The 'Nursing' metaparadigm looks at what the nurses does to ease the patient's anguish. These include the care, the treatment, and the compassion rendered to the patients. These may be demonstrated by means of nursing interventions to aid the patients in their recovery; and in the psychiatric environment, above all a powerful and efficacious restorative nurse-patient relationship must be in place. Most psychiatric nurses would agree that the nurse-patient romance has to be a collaborative one, before the patient would easily participant in any therapeutic activity that your nurse provides.
Therapeutic nurse-patient romance has continually be regarded as the crux of mental health nursing, considering its potential in instilling support and causing insight and behaviour change in the patient (Stuart 2001; Thelander 1997). Hummelvoll (1996) experienced also described the nurse-client-relationship as the cornerstone of psychiatric medical.
Barker (1997) outlined that, the Tidal Model places emphasis on making contact with and understanding the individual, rather than concentrating on the disorder or condition. This makes the Tidal Model a relevant and appropriate caring model for use by the nurses, as nurses spend additional time with the patients and are blessed with having the chance of establishing a higher degree of rapport with them, when compared with other users in the multi-disciplinary team.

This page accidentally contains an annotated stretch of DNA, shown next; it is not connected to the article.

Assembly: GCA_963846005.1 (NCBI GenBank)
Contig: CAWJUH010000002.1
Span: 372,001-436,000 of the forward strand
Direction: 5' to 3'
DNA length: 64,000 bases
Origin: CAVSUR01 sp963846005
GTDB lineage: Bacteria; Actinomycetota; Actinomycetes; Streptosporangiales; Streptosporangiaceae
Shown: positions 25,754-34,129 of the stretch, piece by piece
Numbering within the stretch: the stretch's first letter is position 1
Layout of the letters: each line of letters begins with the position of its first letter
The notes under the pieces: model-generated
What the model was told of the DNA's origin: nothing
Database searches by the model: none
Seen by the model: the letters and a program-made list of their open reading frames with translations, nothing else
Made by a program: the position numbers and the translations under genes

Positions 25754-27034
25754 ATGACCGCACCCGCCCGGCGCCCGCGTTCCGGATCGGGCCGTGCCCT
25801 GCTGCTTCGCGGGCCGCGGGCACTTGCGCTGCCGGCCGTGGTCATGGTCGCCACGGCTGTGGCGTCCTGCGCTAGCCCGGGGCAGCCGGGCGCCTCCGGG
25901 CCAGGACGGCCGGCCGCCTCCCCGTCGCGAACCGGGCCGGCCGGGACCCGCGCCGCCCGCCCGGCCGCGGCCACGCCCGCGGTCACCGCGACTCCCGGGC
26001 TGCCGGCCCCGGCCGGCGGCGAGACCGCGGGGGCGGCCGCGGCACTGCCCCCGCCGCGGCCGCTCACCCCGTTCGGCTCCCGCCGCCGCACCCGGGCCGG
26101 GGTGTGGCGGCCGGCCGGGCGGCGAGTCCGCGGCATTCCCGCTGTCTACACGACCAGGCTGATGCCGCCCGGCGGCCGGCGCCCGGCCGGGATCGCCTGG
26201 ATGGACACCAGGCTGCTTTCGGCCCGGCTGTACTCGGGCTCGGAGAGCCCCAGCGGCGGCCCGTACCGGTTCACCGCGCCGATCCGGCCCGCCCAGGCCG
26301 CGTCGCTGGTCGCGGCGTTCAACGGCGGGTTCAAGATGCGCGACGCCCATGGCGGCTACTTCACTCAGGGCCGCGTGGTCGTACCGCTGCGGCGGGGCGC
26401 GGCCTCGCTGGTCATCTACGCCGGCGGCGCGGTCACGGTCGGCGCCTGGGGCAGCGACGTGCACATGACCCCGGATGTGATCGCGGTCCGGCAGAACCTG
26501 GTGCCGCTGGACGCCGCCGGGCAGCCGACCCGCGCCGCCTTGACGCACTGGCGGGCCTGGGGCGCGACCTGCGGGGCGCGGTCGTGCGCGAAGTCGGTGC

Clay (2203) also highlighted that, promoting connectedness with the individual is one of the key aims of the Tidal Model. That is beneficial since it allows patients to feel as if they will work with friends and acquaintances, rather than with some care providers whom are "higher-up" in position.
Peter Wilkin (2002) described that psychiatric care is often supplied through surveillance. The writer feels that this is true in the framework of Singapore as well. The medical care team, nurses and medical professionals specifically, would at times confront the patients via the method of threats, execution of curfews and limiting of family members' going to when patients do not respond in the way they were likely to. Obviously, this is against the nursing's school of thought of caring. Building an effective and efficacious restorative nurse-patient relationship with this patients requires an appreciable amount of work, and intimidating our patients in anyways would be counter-effective.
Often in the mental health environment, healthcare professionals act and work in a way as though they do not imagine, or are skeptical of any possible recovery in the patients. The writer is convinced this to be the least desirable characteristic in psychiatric medical.